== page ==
Objectives Although the medical literature currently provides a growing number of isolated case reports of patients with clinically well-defined antiphospholipid syndrome (APS) and persistently negative antiphospholipid antibodies (aPL), there are no studies including a series of patients addressing the clinical features of this condition.
Methods The authors assessed clinical manifestations of APS in 154 patients: 87 patients with seropositive APS and 67 patients with thrombosis and/or pregnancy morbidity persistently negative for aPL and presenting with at least two additional non-criteria manifestations of APS (the so-called ‘seronegative APS’, SN-APS). Patients were interviewed at the time of recruitment, and a retrospective file review was carried out.
Results There were no significant differences in the frequency of thrombotic events or obstetric morbidity in patients with SN-APS versus patients with seropositive APS: deep vein thrombosis (31.4% vs 31.0%), pulmonary embolism (23.8% vs 28.7%), stroke (14.9% vs 17.2%), transient ischaemic attack (11.9% vs 10.3%), early spontaneous abortions (67.1% vs 52.1%), stillbirths (62.5% vs 59.4%), prematurity (28.1% vs 21.7%) or pre-eclampsia (28.1% vs 23.1%).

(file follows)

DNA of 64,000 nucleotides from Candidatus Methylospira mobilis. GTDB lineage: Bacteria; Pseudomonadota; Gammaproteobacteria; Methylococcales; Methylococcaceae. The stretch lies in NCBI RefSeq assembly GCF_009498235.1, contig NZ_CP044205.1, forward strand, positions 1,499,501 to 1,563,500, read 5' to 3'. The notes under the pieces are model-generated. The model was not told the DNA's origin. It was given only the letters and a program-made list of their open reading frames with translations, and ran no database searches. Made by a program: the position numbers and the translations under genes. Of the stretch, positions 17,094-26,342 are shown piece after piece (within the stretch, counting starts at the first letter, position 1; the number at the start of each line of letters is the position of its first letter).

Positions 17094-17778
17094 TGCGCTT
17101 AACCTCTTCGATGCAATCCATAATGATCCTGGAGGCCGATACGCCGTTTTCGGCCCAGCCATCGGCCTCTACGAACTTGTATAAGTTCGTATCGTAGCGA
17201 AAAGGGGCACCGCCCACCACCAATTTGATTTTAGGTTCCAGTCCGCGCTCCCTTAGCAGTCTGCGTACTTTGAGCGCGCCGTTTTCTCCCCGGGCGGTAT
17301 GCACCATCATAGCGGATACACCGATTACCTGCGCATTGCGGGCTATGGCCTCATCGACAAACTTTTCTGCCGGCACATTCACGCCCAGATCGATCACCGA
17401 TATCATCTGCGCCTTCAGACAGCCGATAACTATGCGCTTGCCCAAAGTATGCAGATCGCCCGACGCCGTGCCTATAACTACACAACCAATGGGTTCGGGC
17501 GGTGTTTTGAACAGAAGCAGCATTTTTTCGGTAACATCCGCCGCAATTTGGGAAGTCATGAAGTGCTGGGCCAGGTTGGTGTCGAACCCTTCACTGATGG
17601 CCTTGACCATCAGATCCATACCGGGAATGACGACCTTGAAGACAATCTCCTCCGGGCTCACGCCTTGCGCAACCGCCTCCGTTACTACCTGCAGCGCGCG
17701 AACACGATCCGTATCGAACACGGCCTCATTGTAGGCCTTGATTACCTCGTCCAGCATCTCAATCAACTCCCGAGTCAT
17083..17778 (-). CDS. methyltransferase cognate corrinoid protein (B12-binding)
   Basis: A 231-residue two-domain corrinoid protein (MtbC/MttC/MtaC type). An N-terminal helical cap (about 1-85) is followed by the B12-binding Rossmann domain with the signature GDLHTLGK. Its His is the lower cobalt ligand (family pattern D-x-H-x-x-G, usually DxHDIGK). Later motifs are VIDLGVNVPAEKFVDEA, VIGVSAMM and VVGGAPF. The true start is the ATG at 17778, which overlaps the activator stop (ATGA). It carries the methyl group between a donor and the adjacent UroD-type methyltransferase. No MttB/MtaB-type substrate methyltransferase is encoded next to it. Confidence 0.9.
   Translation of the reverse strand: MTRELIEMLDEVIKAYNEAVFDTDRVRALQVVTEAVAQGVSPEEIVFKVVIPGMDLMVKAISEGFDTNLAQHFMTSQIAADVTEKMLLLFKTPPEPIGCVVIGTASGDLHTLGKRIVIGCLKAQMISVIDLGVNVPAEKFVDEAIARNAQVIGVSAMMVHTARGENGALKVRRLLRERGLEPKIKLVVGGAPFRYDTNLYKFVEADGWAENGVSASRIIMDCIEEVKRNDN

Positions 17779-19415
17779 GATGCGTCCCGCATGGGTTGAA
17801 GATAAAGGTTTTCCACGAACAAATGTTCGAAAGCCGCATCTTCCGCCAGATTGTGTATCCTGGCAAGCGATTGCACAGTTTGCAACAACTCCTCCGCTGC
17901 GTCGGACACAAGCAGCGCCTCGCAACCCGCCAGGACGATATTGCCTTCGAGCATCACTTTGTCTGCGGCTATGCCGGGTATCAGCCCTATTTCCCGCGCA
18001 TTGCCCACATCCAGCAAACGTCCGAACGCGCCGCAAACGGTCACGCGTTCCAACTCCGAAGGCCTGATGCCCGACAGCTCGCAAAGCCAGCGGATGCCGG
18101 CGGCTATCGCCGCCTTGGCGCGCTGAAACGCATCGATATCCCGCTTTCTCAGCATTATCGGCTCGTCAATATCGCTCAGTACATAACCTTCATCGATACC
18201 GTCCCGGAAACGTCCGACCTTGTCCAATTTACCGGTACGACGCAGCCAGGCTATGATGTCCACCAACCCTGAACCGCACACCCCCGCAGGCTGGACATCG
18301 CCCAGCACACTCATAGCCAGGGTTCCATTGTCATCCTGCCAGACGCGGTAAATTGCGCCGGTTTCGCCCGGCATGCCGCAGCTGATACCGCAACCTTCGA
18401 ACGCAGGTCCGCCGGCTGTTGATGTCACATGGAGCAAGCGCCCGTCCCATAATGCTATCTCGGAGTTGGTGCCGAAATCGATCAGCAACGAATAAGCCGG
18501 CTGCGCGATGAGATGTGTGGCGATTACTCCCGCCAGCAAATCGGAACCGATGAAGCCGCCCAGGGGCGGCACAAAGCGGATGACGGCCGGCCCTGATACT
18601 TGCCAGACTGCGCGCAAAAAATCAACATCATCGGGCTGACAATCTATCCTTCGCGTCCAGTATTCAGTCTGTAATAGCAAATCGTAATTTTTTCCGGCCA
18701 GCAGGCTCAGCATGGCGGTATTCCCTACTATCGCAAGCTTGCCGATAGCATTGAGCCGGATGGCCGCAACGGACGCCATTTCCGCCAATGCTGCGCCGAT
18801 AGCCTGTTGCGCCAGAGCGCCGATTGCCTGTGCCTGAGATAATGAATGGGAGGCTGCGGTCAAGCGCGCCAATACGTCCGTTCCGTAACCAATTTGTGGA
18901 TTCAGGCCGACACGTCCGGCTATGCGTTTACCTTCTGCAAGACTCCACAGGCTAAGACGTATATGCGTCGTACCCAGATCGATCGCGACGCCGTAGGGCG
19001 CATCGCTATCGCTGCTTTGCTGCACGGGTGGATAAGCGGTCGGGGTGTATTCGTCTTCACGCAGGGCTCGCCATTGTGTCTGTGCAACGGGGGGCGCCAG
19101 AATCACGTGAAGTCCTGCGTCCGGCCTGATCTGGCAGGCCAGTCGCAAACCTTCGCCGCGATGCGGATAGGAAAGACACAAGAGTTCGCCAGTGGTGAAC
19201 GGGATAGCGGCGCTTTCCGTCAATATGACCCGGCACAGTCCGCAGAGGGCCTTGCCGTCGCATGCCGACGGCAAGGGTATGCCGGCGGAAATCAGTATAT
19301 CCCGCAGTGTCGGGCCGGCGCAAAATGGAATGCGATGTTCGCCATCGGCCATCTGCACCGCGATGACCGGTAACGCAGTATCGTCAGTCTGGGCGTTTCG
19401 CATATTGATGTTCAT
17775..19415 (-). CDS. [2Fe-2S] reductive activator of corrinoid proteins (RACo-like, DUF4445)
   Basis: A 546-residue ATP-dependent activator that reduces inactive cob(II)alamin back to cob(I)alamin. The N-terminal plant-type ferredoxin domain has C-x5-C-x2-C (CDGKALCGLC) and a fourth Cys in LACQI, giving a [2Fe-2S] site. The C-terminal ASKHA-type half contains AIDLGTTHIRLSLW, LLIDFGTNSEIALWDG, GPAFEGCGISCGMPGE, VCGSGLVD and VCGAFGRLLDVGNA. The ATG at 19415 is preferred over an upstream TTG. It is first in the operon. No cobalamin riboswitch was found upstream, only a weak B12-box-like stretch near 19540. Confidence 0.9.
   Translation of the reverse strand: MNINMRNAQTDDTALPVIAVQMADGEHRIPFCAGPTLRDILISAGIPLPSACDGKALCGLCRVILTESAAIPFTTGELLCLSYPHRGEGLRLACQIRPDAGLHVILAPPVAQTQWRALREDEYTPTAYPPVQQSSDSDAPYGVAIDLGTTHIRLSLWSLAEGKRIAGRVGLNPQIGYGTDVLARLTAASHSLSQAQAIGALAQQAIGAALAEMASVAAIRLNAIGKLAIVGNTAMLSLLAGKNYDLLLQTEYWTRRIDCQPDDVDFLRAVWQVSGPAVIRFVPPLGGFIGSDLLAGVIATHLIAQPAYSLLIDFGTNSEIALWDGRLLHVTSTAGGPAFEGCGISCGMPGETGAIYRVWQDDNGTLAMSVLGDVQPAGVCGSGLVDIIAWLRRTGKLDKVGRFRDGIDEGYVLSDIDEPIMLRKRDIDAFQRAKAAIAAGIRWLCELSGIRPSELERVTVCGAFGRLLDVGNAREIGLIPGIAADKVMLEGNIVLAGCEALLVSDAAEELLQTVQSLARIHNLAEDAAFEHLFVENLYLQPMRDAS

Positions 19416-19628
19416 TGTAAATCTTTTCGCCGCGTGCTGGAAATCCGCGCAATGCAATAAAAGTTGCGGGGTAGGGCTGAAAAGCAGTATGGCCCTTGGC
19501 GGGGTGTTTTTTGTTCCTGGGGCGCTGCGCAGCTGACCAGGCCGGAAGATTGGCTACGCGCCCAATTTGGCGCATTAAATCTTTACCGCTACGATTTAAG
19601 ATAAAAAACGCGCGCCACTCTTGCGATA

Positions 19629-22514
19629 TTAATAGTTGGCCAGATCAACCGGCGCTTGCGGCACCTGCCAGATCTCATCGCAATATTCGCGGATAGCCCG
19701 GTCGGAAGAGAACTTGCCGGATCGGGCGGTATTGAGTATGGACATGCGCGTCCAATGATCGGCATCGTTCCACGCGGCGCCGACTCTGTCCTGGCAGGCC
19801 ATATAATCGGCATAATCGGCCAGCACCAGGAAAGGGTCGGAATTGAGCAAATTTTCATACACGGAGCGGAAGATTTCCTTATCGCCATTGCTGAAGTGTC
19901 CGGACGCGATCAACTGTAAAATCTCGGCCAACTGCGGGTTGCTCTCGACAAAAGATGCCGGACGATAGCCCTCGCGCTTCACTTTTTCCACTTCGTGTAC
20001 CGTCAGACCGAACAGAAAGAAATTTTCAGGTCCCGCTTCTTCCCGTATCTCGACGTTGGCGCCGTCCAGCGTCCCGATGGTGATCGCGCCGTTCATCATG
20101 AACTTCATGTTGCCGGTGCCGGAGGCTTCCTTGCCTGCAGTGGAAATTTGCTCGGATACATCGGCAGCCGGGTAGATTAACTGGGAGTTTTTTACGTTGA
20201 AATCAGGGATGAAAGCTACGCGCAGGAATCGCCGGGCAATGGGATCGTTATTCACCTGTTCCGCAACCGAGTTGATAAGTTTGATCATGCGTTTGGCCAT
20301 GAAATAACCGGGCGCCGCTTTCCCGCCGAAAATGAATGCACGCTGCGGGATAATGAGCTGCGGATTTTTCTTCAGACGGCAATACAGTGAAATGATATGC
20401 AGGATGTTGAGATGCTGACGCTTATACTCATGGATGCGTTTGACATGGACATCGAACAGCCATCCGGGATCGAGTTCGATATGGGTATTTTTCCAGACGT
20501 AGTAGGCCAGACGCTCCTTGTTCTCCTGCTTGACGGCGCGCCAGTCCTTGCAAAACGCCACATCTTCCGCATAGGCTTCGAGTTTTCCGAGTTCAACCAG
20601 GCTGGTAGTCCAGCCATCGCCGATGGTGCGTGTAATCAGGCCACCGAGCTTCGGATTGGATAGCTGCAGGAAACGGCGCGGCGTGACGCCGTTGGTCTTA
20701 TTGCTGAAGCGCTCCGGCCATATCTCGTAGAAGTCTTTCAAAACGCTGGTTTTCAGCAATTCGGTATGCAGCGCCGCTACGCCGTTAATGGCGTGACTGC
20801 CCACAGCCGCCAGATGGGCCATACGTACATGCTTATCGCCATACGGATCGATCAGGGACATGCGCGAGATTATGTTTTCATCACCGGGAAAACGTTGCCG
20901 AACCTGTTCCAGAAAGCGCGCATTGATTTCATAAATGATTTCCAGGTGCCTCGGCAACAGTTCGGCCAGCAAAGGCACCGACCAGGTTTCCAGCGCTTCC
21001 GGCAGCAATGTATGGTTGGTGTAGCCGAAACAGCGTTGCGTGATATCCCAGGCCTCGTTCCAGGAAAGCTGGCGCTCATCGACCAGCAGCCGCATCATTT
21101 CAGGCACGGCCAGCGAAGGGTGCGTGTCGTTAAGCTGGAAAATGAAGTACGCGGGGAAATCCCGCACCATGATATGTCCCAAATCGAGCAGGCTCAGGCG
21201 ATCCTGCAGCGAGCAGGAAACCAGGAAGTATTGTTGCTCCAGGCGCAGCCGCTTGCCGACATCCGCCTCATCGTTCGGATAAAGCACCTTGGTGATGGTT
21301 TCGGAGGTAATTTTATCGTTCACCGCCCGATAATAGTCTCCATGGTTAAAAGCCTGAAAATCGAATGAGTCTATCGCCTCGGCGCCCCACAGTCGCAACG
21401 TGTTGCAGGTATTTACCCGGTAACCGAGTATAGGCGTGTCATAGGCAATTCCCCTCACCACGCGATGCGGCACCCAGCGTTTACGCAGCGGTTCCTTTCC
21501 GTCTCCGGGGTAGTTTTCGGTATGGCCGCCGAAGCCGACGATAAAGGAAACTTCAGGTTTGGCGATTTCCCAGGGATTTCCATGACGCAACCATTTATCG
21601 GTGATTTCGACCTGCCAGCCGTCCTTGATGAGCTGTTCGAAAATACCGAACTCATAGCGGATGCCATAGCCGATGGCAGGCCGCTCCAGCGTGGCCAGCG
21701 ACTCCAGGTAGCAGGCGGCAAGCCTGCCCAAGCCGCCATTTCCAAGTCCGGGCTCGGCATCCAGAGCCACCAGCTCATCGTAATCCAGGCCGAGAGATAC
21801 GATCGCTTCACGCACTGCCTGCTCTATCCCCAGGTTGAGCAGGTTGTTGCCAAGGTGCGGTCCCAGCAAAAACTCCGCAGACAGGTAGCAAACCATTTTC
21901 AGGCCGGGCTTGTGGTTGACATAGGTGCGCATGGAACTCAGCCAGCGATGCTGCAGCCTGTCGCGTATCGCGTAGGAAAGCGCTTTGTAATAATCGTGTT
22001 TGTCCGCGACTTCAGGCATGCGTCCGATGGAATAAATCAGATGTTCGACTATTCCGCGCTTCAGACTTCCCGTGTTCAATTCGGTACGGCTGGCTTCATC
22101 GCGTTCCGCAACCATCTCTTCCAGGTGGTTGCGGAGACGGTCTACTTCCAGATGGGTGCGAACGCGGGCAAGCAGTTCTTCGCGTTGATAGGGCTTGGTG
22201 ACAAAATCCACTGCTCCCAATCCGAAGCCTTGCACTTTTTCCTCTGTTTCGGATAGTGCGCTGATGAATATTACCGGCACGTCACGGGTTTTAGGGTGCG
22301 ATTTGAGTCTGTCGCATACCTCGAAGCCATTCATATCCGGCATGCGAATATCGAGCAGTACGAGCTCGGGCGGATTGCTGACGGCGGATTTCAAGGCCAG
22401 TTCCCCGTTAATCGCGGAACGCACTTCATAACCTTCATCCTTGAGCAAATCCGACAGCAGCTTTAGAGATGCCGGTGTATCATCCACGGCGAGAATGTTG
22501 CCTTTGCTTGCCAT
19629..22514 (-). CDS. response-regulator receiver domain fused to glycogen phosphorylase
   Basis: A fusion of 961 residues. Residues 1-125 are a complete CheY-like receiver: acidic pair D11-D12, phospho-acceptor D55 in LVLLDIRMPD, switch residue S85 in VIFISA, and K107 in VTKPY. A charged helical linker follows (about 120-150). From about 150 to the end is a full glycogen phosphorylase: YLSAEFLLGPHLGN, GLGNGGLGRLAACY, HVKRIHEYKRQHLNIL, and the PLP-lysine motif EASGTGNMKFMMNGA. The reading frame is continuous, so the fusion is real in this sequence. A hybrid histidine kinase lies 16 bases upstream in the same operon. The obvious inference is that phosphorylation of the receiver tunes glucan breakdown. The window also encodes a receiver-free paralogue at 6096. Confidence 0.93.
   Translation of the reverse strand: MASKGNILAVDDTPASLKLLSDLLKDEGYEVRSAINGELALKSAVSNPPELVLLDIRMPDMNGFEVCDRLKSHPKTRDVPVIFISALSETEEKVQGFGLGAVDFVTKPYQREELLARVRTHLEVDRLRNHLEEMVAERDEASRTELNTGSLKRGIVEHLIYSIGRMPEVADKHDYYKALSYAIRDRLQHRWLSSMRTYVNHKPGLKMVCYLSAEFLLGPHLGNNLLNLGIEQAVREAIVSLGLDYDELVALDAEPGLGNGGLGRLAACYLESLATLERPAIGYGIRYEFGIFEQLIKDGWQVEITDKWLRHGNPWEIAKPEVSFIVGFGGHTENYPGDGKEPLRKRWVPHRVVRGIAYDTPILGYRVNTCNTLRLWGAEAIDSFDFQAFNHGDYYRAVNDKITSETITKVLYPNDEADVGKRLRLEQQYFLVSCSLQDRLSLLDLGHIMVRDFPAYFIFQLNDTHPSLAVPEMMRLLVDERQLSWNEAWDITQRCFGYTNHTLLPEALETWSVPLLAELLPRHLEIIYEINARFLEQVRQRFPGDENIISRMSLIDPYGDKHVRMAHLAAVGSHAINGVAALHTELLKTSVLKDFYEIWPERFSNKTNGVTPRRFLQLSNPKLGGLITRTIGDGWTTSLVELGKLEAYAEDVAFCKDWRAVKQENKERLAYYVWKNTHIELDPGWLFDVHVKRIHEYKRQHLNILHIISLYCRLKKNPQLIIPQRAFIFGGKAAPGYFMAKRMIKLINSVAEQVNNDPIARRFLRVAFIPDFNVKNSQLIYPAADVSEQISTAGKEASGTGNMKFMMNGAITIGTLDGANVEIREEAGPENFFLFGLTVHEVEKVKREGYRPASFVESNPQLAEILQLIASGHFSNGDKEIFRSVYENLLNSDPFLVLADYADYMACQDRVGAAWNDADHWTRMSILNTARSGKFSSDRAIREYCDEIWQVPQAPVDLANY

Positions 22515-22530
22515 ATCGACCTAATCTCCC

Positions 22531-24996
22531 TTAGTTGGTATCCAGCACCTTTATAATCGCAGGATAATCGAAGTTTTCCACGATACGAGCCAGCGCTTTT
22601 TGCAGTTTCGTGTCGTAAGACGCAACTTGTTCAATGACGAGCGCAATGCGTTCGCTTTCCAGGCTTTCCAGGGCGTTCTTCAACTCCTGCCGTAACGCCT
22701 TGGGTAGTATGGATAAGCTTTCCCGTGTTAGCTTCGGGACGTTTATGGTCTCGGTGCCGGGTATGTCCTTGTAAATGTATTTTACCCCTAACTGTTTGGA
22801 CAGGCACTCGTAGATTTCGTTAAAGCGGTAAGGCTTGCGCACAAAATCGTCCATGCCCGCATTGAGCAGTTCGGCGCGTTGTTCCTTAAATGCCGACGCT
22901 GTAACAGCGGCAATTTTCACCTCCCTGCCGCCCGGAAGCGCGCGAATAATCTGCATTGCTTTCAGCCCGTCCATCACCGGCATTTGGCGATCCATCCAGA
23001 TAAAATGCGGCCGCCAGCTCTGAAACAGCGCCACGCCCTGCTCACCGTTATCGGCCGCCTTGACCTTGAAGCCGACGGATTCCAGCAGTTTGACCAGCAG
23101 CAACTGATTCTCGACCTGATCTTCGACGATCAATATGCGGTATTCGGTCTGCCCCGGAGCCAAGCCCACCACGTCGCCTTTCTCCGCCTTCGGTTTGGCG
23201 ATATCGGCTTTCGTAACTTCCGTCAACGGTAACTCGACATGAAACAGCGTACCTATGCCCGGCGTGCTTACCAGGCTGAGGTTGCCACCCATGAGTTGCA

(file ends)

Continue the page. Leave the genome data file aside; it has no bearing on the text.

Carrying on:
Conclusions Classic and SN-APS patients show similar clinical profiles. The results suggest that clinical management in patients with APS should not be based only on the presence of conventional aPL.
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Funding Supported by a grant from the Instituto de Salud Carlos III, Spain (BA09/90006). Maria Laura Bertolaccini is funded by the Louise Gergel Fellowship.
Competing interest None.
Patient consent Obtained.
Ethics approval Obtained.
Provenance and peer review Not commissioned; externally peer reviewed.